On my last walk home from my country school, I left the country road and walked into a grove of poplars. That’s where I prayed—not a meaningless recited prayer—but a prayer from my heart to God. I asked for wisdom, strength and God’s favour for the challenging year ahead. God answered. After all these years I can say, “Praise be to God, who has not rejected my prayer or withheld his love from me!”
Response: LORD God, thank you for answering prayer—not once but thousands of times. Again and again you have proven your love for me. You are the God who hears me. Amen.
Your Turn: When did you learn to pray from the heart? Do you remember the occasion?
Reading: Psalm 65
For the director of music. A psalm of David. A song.
Praise awaits you, our God, in Zion;
to you our vows will be fulfilled.
You who answer prayer,
to you all people will come.
When we were overwhelmed by sins,
you forgave our transgressions.
Blessed are those you choose and bring near to live in your courts!
We are filled with the good things of your house,
of your holy temple.
You answer us with awesome and righteous deeds,
God our Savior, the hope of all the ends of the earth
and of the farthest seas,
who formed the mountains by your power,
having armed yourself with strength,
who stilled the roaring of the seas,
the roaring of their waves, and the turmoil of the nations.
The whole earth is filled with awe at your wonders;
where morning dawns, where evening fades,
you call forth songs of joy (NIV).
There is a joyful exuberance found in Psalm 65. In some ways this psalm reminds me of a Broadway musical in that there’s an eagerness—a readiness—to burst into song. It could happen at any moment. The opening line expresses this joyous exuberance well: Praise awaits you, our God, in Zion!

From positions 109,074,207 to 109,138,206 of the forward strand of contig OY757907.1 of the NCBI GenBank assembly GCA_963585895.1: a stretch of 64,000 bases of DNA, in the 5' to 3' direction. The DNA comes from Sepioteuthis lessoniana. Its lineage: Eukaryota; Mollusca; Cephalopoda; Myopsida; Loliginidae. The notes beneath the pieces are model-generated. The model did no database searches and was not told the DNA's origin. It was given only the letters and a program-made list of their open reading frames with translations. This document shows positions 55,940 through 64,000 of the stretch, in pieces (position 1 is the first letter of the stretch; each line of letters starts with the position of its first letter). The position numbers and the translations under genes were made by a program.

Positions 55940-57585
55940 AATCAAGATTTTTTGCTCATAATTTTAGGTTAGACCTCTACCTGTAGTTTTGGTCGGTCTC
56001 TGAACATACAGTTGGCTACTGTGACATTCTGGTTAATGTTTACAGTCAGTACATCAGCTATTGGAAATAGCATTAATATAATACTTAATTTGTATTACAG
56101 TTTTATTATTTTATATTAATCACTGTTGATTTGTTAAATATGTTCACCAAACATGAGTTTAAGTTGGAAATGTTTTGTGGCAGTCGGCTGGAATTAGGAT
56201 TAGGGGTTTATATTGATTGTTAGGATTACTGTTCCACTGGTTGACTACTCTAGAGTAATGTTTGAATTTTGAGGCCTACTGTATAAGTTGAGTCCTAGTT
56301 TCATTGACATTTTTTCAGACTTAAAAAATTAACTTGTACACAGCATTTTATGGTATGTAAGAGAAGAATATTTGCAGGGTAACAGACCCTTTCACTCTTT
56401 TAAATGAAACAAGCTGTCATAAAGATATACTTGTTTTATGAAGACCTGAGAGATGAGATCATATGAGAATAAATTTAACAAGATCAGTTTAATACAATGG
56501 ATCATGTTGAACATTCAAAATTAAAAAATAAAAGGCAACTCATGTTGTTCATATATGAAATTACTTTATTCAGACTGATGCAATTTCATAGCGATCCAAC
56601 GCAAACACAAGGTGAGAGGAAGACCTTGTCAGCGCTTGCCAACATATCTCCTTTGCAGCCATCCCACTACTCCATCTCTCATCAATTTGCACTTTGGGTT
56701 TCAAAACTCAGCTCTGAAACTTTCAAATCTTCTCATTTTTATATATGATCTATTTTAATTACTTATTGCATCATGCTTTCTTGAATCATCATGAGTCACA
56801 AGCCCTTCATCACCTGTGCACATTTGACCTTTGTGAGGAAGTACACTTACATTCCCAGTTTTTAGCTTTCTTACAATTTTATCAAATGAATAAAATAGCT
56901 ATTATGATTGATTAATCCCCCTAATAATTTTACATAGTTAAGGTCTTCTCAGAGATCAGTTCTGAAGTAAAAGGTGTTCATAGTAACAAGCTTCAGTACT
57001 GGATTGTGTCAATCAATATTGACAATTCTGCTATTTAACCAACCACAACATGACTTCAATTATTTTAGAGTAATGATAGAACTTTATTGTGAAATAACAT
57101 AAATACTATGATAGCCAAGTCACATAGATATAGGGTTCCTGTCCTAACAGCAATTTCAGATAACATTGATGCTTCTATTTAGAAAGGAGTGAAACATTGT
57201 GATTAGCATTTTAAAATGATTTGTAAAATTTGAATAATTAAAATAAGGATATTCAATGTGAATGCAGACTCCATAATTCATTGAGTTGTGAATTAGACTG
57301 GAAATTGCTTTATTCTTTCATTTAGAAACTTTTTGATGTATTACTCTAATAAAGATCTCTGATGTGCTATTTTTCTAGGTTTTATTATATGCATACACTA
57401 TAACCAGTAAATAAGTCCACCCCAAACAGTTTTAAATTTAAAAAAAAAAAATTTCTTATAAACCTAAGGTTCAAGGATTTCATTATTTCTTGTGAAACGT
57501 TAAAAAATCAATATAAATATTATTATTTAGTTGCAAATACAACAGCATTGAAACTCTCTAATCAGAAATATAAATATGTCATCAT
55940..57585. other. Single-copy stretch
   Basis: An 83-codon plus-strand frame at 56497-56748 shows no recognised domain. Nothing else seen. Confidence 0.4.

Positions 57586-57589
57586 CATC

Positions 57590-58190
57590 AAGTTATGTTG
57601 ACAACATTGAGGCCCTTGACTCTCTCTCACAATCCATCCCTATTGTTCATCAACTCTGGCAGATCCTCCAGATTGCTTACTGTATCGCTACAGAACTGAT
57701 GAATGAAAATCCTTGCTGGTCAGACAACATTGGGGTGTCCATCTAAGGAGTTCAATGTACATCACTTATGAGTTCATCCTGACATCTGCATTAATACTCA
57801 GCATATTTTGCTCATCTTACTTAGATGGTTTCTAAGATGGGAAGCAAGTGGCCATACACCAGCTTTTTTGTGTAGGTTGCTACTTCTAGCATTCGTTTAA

What about you and me? Is there an eagerness and enthusiasm to praise God as we walk through our day? Is there a song in our hearts just aching for the moment of release? Is your heart filled with gratitude to God? If you can answer, “Yes!” then you have captured the spirit of Psalm 65.
David penned this psalm and it reflects an attitude of gratitude that is present in many of David’s psalms. David provides several reasons for his jubilant praise. First of all, our God answers prayer. He hears when we call out to Him. Over many years, on countless occasions, God has answered my prayers, sometimes in miraculous ways. Like David of old, I can’t help but be grateful.
Secondly, David was thankful for the forgiveness of his sins. There is no better feeling than knowing you have been washed clean from the inside out by the cleansing blood of the Lamb of God. And now you are accepted—welcomed with open arms into God’s family. Oh, hallelujah! I’ve been redeemed.
Finally, all of God’s creation declares his glory. Mountains, prairie, sea and sky shout out His praise!
Response: LORD God, I thank you for hearing my prayers, for forgiving my many sins, and surrounding me with the beauty of your creation. I praise the name of Jesus. Amen.
Your Turn: What blessing from God are you most thankful for?
Reading: Psalm 59
God will go before me
and will let me gloat over those who slander me.
But do not kill them, Lord our shield,
or my people will forget.
In your might uproot them and bring them down.
For the sins of their mouths, for the words of their lips,
let them be caught in their pride.
For the curses and lies they utter,
consume them in your wrath,
consume them till they are no more.
Then it will be known to the ends of the earth
that God rules over Jacob.
They return at evening, snarling like dogs,
and prowl about the city.
They wander about for food
and howl if not satisfied.
But I will sing of your strength,
in the morning I will sing of your love;
for you are my fortress, my refuge in times of trouble.
You are my strength, I sing praise to you;
you, God, are my fortress, my God on whom I can rely (NIV).